Family members of Public Protector advocate Busisiwe Mkhwebane say they are concerned about how she will manage to pay 15% of the South African Reserve Bank's legal fees in the ABSA/Bankorp matter.
On July 22 the Constitutional Court agreed with the Gauteng High Court in Pretoria that her entire ABSA/Bankorp investigation was flawed, and that Mkhwebane had not been honest during her investigation.
In February last year, Mkhwebane's Bankorp-CIEX report, where ABSA was ordered to pay R1.125bn, was set aside by the High Court.
In a devastating ruling, the court set aside her report, as well as the remedial action she had recommended, and ordered her to personally pay some of her opponents' legal costs.
The legal fees that Mkhwebane is expected to pay from her own pocket are reported to be R900 000.
Fitness to hold office
The judgment sparked calls from some political parties, members of the public and civil society organisations for Mkhwebane to step down.
Mkhwebane's mother, Martha Mkhwebane, told News24 that she could not stop wondering about where her daughter would get the money from.
"The money she must pay is close to R1 million... what did she do to deserve this?" asked the 87-year-old pensioner during an interview at her home in Kwaggafontein in Mpumalanga.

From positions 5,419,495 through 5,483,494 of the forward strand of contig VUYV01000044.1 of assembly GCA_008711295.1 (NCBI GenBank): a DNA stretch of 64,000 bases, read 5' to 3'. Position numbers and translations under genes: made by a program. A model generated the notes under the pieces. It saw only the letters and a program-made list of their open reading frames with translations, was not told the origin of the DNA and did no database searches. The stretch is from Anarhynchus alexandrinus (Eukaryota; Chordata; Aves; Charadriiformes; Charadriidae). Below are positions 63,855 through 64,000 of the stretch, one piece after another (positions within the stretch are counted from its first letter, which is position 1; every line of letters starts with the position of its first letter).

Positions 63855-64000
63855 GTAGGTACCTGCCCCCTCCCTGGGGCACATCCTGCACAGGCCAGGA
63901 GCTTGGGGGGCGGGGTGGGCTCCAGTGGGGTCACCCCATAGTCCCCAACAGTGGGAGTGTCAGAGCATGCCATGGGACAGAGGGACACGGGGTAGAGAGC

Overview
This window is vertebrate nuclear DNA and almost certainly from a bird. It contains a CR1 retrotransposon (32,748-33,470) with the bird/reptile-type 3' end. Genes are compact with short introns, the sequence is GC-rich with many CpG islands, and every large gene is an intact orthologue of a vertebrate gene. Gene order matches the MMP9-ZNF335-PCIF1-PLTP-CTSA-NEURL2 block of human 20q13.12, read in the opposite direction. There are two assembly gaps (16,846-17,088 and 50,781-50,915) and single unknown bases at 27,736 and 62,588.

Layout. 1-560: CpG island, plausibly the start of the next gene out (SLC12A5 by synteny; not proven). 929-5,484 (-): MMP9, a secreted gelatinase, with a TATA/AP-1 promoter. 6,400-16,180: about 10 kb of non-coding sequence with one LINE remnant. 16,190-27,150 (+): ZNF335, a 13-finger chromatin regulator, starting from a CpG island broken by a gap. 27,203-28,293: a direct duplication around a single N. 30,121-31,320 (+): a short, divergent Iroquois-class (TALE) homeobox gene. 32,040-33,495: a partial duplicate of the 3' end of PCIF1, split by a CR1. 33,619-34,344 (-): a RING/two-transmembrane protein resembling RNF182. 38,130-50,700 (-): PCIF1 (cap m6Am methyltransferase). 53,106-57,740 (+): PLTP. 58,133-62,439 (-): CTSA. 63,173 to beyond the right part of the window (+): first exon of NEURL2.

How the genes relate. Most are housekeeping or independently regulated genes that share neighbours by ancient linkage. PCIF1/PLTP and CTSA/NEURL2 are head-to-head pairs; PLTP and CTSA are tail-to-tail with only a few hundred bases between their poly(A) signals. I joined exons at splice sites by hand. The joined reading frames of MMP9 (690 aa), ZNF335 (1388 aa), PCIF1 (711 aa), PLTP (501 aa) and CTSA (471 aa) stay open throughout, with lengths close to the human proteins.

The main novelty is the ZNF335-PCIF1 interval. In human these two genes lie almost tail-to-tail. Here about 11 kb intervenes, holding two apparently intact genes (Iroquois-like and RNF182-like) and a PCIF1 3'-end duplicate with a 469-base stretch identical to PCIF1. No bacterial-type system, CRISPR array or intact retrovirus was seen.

She said she was also irked by some members of the public, civil society organisations and political parties who were questioning Mkhwebane's fitness to hold the office of the Public Protector.
"I don't know exactly what the Public Protector is, but I know that Busisiwe is big and doing a good job out there. As a parent, I don't know what they [those who say Busisiwe must go] expect her to do which is right. I really don't like those talks that she must leave her work. I speak to Busisiwe regularly and I know she is very strong. I also pray every day for my family and ask God to give us strength."
Asked if she still felt proud of Mkhwebane like she expressed when her daughter assumed her duty as Public Protector in October 2016, Martha said: "Yes, I'm still proud but what worries me is that whenever I listen to the news on radio these days, I hear disturbing things about Busisiwe."
Martha said she was grateful for Democracy in Action, a civil society group that is raising funds to assist Mkhwebane to pay the legal fees.
Mkhwebane's younger sister, Jeanette Mkhwebane, told News24 her entire family was rallying behind her.
"We speak to her regularly and support her emotionally," said Jeanette.
"Let her do her job. We were surprised and shocked by the court judgment, but we respect the law."
Chairperson of Democracy In Action, Thabo Mtshweni, told News24 on Wednesday that his organisation has raised just over R50 000 for Mkhwebane.
"People donated as individuals and everyone is welcome to pledge. We are very happy because this shows that there are people who support Mkhwebane," said Mtshweni.